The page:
Carbon dioxide continually flows into (blue) and out (red) of the ocean. The oceans store carbon for thousands of years, so most of the carbon dioxide coming out of the ocean within the equatorial pacific was previously in the atmosphere before the time of the industrial revolution. Credit: University of Exeter College of Life and Environmental Sciences

To gain a more accurate figure on this downward flow, researchers used new knowledge of the transfer processes at the sea surface along with data from the Surface Ocean Carbon Dioxide Atlas, which is an ongoing large international collaborative effort to collect and compile measurements of carbon dioxide in the upper ocean.

Measurements from satellites were also critical to their results, which have been published in Global Biogeochemical Cycles.

Lead author of the study David Woolf from Heriot-Watt University in Scotland, UK, said, "Our research shows that three Gigatonnes of carbon a year are being drawn down into the ocean, which is about a third of the emissions caused by .

"Importantly, we now know this with unprecedented accuracy—to within 0.6 Gigatonnes of carbon per year—and conclude that the earlier figure of around a quarter underestimated the role of the ocean in its ability to sequester carbon.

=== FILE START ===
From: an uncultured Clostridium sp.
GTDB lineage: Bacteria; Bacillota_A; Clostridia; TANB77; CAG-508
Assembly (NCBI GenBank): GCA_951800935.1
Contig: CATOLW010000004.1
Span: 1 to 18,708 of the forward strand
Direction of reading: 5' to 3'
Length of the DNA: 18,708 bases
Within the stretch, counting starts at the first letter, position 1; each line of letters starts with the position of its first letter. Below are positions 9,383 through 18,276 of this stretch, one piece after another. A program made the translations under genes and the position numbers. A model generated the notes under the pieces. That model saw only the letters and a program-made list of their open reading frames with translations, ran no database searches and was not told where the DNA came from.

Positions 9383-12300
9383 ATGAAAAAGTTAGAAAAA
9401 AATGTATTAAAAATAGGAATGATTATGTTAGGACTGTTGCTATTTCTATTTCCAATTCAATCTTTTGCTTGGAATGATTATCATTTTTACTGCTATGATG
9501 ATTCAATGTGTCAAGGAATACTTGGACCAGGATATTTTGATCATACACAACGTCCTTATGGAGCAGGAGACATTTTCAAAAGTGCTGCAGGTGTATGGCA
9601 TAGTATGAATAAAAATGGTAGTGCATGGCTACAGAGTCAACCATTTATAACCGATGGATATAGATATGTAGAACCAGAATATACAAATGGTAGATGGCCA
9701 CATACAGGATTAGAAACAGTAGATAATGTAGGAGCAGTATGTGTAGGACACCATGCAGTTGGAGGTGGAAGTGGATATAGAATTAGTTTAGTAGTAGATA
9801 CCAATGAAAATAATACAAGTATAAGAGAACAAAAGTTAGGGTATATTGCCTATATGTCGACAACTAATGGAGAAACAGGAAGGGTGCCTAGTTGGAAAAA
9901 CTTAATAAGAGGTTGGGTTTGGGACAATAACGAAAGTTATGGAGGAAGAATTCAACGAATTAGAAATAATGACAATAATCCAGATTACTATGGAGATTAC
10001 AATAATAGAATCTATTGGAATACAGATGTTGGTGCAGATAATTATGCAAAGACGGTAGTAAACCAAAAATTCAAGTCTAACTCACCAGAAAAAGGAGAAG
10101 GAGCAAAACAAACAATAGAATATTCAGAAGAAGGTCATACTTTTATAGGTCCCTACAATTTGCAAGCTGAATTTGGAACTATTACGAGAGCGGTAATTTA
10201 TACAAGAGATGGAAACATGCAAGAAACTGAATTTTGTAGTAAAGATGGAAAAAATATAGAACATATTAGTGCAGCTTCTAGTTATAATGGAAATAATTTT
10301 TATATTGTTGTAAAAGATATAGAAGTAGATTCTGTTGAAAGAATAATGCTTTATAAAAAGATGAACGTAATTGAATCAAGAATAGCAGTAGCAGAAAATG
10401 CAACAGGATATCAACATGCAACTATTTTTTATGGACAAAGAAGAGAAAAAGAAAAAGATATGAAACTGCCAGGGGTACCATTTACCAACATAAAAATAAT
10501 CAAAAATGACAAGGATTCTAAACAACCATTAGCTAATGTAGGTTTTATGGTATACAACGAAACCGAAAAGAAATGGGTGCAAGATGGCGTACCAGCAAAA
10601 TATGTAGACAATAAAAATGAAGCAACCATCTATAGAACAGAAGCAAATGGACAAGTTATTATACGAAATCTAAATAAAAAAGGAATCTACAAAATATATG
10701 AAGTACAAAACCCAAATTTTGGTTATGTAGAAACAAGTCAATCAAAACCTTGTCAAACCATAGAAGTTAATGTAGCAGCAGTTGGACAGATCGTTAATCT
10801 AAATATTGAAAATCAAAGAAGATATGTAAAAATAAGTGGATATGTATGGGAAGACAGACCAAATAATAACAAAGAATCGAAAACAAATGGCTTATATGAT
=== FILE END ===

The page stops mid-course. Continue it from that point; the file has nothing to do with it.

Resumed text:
"We were able to do this research also thanks to satellites developed by ESA, such as SMOS, the MetOp series and Copernicus Sentinel-3 that give us measurements of salinity, surface wind speeds and sea-surface temperature."

In terms of helping to counteract , this new discovery may sound like a good thing, but warming ocean waters are leading to issues such as sea-level rise through thermal expansion and continental ice melt and the more carbon dioxide that dissolves into the oceans, the more it leads to ocean acidification—a serious environmental problem that makes it difficult for some marine life to survive.

Jamie Shutler, from the University of Exeter said, "These results give us a much better idea of ocean carbon uptake, but this increased rate of uptake implies more rapid ocean acidification, which is already having a detrimental effect on ocean health.

"We need to maintain the best measurements from space, and from in situ, to support modelling predictions, so that important climate-policy decisions can be made to preserve the health of our oceans and planet."